Another modification is replacing the factory 2SC-2078 with a 2SC-1969. The 2SC-1969 can dissipate more heat, but has less gain than the 2SC-2078. The best combination for more power is using the parts found in the Cobra 29 GTL. The driver 2SC-2028B and the final 2SC-2029 will provide more power. The Toshiba 2SC-1969 is no longer made and can be found in limited supply at $15 a piece. I suggest saving any 2SC-1969 Finals for the purpose they were intended; the 2SC-1969 is for sideband radios.
There are two mistakes on the Sams Photo Facts service manual. The first is the misnaming of the switching transistor. It is marked as TR-24 on the schematic, but is labeled on the board as TR-21. It is found near the Final
The second mistake is the voltage marked at the Final is labeled -12 volts at the collector; it is supposed to be marked +12 volts.
The PLL Circuit:
As I wrote earlier the Phase Lock Loop was required, under the FCC guidelines, to restrict the ease of expanding the Cobra 29 LTD for additional channels. The uPC-2816 uses a built in ROM (Read Only Memory). If the binary count is anything other than what is allowed the radio will go into shutdown. Another feature is the use of BCD (Binary Counter Decade). This entails using two sets of binary counters that can only add up to the number 10 for each set of binary counters. This helps limit the number of possible binary combinations to the PLL.
The other method to limit channel expansion is the feature on the uPC-2816 that shifts the radio by 455 KHz between transmitting and receiving. If you are thinking of replacing the 10.240 MHz reference crystal don’t bother. The frequency between the transmitting and receiver mixers will only increase and the two mixing frequencies will exceed 455 KHz; the result will be that you will not be on the same channel when you transmit and receive.
A method that will allow channel expansion is known as “forced signal injection.” The kit to allow for channel expansion can still be found on the market, but is slowly being phased out due to the lack of demand. The illegal export market has killed the legal domestic radio market. I know of only one distributor that still provides a version of the original Expo-Kit. This kit allows 40 channels below and above the CB band. The method used is forcing the loop mixer to “See” a mixing frequency other than the one provided by the Phase Lock Loop chip.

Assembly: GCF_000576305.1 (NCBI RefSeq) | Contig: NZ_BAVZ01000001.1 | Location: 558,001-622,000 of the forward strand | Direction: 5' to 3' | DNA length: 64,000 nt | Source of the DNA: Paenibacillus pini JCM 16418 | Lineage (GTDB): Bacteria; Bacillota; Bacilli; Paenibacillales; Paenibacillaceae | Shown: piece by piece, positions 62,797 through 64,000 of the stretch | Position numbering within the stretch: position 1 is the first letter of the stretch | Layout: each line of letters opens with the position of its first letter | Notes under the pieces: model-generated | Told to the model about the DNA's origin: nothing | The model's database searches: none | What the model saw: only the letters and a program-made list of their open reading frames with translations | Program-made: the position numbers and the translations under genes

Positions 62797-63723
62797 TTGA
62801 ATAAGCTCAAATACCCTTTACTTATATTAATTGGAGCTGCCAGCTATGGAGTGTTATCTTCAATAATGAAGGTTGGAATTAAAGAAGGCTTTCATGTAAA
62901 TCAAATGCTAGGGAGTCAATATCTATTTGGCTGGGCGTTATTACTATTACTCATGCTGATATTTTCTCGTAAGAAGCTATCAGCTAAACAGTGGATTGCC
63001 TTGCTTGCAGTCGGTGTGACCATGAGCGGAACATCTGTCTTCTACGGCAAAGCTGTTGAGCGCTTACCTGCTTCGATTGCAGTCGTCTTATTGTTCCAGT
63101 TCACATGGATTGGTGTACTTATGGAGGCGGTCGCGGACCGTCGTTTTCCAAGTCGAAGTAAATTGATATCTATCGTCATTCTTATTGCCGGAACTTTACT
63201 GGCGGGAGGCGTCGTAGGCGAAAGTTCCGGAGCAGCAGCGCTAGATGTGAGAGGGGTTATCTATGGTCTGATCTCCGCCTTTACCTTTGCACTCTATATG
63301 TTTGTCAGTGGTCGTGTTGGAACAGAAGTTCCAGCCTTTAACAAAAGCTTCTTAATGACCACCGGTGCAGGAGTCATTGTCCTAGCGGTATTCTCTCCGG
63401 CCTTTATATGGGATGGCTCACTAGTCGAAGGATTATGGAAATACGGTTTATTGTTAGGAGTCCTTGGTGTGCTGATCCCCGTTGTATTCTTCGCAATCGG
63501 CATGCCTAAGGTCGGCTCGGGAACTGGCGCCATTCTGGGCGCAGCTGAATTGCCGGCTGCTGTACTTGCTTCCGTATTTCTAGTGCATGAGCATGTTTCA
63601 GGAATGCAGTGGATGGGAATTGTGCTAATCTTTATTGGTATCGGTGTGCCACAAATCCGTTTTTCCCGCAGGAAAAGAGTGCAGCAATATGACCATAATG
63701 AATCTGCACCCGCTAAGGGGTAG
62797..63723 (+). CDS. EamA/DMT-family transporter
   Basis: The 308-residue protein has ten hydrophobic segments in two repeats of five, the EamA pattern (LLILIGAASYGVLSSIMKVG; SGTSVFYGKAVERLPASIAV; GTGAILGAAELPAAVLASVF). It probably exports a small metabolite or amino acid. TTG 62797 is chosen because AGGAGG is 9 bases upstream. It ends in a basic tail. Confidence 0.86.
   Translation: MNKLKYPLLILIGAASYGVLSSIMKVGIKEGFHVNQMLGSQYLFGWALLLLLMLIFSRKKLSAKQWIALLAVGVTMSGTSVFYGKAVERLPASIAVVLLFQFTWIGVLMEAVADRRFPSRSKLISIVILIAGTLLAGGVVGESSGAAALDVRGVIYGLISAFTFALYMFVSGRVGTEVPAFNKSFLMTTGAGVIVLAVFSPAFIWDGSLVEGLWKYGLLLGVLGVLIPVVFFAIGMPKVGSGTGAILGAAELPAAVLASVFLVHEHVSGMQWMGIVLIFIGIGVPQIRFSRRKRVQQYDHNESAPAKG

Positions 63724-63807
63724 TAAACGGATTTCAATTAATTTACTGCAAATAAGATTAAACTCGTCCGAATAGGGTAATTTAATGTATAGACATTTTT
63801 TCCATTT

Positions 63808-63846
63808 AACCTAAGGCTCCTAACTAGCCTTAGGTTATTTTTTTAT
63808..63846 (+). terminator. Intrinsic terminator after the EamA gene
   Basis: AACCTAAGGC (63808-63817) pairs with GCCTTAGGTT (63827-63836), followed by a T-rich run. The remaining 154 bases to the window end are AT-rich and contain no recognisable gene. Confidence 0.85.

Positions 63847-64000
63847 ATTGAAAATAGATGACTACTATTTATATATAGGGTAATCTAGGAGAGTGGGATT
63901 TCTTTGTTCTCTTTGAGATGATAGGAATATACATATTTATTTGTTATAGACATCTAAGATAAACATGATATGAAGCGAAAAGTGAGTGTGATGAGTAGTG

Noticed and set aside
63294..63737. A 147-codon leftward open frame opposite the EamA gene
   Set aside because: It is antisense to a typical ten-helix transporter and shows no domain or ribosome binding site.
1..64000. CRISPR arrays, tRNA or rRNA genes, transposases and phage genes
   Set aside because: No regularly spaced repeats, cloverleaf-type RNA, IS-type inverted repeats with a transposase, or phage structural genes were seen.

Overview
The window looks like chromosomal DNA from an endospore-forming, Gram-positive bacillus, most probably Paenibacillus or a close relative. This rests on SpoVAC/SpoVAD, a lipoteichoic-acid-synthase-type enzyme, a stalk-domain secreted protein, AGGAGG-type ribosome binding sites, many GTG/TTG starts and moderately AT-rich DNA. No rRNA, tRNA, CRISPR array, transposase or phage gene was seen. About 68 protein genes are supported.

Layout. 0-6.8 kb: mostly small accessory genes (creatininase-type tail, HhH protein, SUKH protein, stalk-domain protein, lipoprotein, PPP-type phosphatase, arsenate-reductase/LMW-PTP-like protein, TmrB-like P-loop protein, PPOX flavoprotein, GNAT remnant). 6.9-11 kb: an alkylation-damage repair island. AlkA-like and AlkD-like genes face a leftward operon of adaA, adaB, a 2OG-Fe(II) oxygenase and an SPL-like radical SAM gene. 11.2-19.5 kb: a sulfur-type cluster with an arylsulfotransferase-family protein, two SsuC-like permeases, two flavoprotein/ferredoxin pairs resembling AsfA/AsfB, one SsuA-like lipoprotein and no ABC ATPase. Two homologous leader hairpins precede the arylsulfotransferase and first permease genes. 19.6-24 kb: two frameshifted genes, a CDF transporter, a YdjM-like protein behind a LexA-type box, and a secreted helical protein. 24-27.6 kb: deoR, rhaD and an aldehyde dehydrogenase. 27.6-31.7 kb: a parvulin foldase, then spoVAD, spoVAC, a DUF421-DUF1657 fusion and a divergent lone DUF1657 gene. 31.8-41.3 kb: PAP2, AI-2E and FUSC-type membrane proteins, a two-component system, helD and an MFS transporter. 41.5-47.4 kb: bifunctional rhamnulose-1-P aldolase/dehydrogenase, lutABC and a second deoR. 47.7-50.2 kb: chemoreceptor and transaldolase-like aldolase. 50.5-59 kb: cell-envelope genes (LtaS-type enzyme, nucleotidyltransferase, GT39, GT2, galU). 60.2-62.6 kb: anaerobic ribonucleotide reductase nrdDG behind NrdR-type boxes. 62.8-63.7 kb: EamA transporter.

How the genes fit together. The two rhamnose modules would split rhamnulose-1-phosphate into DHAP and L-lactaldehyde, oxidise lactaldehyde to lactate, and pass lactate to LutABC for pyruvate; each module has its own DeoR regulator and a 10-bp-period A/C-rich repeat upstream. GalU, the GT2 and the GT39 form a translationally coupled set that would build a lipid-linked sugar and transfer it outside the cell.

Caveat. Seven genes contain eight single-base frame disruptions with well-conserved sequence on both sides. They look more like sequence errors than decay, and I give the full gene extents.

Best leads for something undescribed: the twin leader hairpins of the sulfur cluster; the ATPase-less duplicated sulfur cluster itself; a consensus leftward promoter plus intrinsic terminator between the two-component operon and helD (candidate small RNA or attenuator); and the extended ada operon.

The receiver is a dual heterodyne receiver that drops the incoming frequency of 27 MHz to the first I.F of 10.695 MHz. This frequency is then mixed with the reference crystal 10.240 MHz; the difference is 455 KHz. This second I.F of 455 KHz is then rectified and filtered to provide just the audio from a carrier envelope.
The transmitter is a high level modulation circuit. The audio is impressed onto the carrier at the Final and the Driver. For every two watts of carrier one watt of audio is used to produce 100% modulation. This non-linear combination of 27 MHz carrier and audio at the Final and the Driver is called a carrier envelope.
The Audio Circuit:
The audio chip used in the original Cobra 29 LTD is the TA-72222AP. There have been three versions of the audio chip used over the years. The TA-72222 is the most common and the original audio chip found in the Cobra 29 GTL.
The second version was the short-lived YD-1022. The pin out is different than the TA-72222, but it is exactly the same 10 pin audio chip.
The third audio chip used today in the Cobra 29 LTD chassis and many of the new export radios is the TDA-2003. This audio chip has been around for 35 years; it lacks the frequency compensation of the former audio chips, but is a durable and rugged audio chip that may be used in a complimentary symmetry configuration or as a stand-alone audio chip. It is used as a stand alone audio chip in the newer CB radios.
The only reason the chips have been changed is to keep the cost of manufacturing low. Whichever audio chip is used the theory is the same. In the transmit mode the first winding is a center tap to a 13 volt source. This supplies the Final and Driver with 13 volts. As the audio chip is fed to the first winding the audio is imprinted on the carrier creating a carrier envelope. In the receive mode the audio is transferred to the second winding, which goes to the speaker. The DC component is isolated using a coupling capacitor.
The audio transformer is used in both the receiver and transmitter modes. It is rare, but I have come across audio transformers that have been overheated by a shorted final, and lost their inductive properties because the windings were overheated and melted the protective insulation. It is possible to have some receiver audio but no audio modulation when this happens.